"What has happened to Maytronics in the past two years is mainly the dissipation of the Covid effect," says IBI investment manager Bernard Manor. "In 2020 and 2021, the pandemic kept many people at home. There was an explosion in demand for anything to do with the Internet or with upgrading the home, or swimming pool maintenance. Maytronics enjoyed heightened demand, in the same way as Netflix was bursting with new subscribers, and accordingly reported very strong results."
Indeed, from NIS 846 million revenue in 2019, the company broke the NIS 1 billion revenue barrier in 2020, and sustained the growth into 2021, when revenue soared to NIS 1.4 billion. Operating profit almost doubled, from NIS 145 million in 2019 to NIS 277 million in 2021. In 2022, the double-digit sales growth continued, but profitability declined.
The financials published by Maytronics last week show not just a near halt in sales growth, but a profit for the first nine months amounting to just a third of the profit for the corresponding period of 2022, at NIS 172 million.
As mentioned, in the third quarter Maytronics made a loss, of NIS 700,000, which compares with a profit of NIS 35 million in the corresponding quarter of 2022. The company says that the swimming pool market has been affected by several main factors in 2023. First of all, there has been an adjustment of stocks in the distribution chain, with distributors and dealers reducing surplus stocks bought in previous periods.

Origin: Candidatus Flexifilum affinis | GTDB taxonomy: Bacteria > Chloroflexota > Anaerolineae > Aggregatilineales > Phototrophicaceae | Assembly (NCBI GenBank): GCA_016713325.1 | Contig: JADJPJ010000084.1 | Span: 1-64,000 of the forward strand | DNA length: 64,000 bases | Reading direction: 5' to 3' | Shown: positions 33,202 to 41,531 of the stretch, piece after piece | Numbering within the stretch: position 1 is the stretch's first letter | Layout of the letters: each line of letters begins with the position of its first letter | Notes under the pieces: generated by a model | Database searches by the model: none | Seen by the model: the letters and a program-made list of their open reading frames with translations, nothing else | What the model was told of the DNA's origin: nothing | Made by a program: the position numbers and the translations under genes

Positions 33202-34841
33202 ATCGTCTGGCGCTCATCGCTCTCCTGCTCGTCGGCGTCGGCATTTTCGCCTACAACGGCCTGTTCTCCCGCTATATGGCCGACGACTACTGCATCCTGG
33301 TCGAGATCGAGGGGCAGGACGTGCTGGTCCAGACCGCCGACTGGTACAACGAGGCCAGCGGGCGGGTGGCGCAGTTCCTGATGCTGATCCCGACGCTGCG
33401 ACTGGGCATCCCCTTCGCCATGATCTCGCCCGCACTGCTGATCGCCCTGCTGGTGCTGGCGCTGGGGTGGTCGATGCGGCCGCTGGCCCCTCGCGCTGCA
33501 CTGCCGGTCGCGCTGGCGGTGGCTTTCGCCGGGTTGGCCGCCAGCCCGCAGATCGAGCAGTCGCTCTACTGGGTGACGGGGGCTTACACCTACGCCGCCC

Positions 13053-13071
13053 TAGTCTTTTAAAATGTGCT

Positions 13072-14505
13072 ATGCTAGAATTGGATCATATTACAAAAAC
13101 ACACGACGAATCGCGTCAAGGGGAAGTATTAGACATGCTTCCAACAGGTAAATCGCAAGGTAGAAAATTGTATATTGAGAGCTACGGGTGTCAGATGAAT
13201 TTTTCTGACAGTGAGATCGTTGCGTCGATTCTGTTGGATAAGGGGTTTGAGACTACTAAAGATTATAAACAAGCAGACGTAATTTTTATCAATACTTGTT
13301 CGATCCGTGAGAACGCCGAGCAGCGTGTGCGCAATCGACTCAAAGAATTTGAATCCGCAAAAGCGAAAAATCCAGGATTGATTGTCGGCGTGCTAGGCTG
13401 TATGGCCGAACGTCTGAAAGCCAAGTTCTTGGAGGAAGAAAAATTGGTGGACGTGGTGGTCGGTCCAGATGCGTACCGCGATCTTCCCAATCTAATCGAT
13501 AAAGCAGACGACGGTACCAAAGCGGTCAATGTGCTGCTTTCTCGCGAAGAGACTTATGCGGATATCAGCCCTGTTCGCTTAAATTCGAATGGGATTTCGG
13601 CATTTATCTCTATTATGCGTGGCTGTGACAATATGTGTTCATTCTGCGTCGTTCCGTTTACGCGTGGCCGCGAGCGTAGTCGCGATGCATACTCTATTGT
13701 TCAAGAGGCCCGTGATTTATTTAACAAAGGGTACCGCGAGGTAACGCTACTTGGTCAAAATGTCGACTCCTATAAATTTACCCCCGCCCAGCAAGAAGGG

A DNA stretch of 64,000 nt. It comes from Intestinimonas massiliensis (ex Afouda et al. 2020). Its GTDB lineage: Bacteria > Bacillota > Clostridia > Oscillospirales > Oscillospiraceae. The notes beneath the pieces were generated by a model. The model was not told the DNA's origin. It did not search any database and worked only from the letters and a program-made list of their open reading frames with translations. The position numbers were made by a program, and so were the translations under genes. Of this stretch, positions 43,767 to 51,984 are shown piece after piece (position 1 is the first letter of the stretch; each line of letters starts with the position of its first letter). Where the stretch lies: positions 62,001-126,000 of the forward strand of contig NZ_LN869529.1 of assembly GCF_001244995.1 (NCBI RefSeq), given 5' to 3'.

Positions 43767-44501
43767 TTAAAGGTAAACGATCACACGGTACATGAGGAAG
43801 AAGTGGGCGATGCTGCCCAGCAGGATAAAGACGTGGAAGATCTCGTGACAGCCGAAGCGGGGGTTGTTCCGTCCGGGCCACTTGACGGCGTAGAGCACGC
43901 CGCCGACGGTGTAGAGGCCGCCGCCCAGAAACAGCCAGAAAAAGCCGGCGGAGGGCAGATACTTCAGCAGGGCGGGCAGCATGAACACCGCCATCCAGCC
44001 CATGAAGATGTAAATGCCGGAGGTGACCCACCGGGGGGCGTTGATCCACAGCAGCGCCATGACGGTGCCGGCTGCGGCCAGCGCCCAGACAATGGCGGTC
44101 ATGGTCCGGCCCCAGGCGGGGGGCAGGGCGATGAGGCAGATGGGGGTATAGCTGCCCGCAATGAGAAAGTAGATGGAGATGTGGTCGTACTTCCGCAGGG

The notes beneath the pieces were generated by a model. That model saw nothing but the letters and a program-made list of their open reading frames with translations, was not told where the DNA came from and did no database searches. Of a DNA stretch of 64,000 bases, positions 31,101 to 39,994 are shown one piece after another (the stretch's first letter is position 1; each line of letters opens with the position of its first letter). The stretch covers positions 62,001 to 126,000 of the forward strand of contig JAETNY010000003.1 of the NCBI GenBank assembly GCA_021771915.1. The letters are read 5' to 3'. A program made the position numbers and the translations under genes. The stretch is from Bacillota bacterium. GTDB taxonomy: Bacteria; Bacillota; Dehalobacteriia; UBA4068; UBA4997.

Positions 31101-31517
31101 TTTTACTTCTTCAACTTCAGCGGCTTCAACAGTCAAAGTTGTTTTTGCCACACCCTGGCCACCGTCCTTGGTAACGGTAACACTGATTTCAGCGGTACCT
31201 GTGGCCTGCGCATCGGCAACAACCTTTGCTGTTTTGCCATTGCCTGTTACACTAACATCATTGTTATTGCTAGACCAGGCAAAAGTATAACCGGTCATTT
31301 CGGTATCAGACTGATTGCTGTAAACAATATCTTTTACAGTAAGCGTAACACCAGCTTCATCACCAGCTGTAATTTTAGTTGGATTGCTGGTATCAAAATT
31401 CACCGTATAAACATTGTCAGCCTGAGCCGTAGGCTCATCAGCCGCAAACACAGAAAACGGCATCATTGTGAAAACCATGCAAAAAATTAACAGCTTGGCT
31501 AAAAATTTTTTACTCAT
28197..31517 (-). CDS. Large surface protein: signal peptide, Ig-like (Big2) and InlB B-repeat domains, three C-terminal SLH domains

Secondly, the distribution chain has changed its buying pattern, switching to smaller, more frequent orders, to cope with the high interest rate environment, which is affecting the level and characteristics of consumption. Lastly, extreme weather conditions, mainly in the US but also in Europe, led to a late start in the use of swimming pools in the northern hemisphere.
Improvement in the fourth quarter?
"2023 was a tricky year for Maytronics," a response to "Globes" on behalf of CEO Goldenberg stated. "It started with very high stock levels in the supply chain and a change in procurement patterns on the part of our distributors. This was both because they had accumulated large stocks, and because the interest rate environment had risen." On the effect of the weather, the response says, "Our season started very late, in late June-early July in Europe and the US, and in fact was very short." Nevertheless, Maytronics’ management indicated in a call with investors that the fourth quarter results could herald an improvement.
"Maytronics and the pool equipment industry have been through a tough year," Leader Capital Markets analyst Dina Korshunov agrees. "But," she adds, "looking at its competitor companies, it’s doing better, thanks to the nature of its activity and its low exposure to the construction of new pools." Korshunov too attributes the deterioration in the company’s results to the end of the effect of the Covid pandemic, which left distributors with surplus stocks, and adds that end consumers are also currently weaker.
She is, however, optimistic about the fourth quarter. "Procurement of robots in advance of next season seems certain to be higher, and performance in the southern hemisphere also sounds positive."
Published by Globes, Israel business news - en.globes.co.il - on December 3, 2023.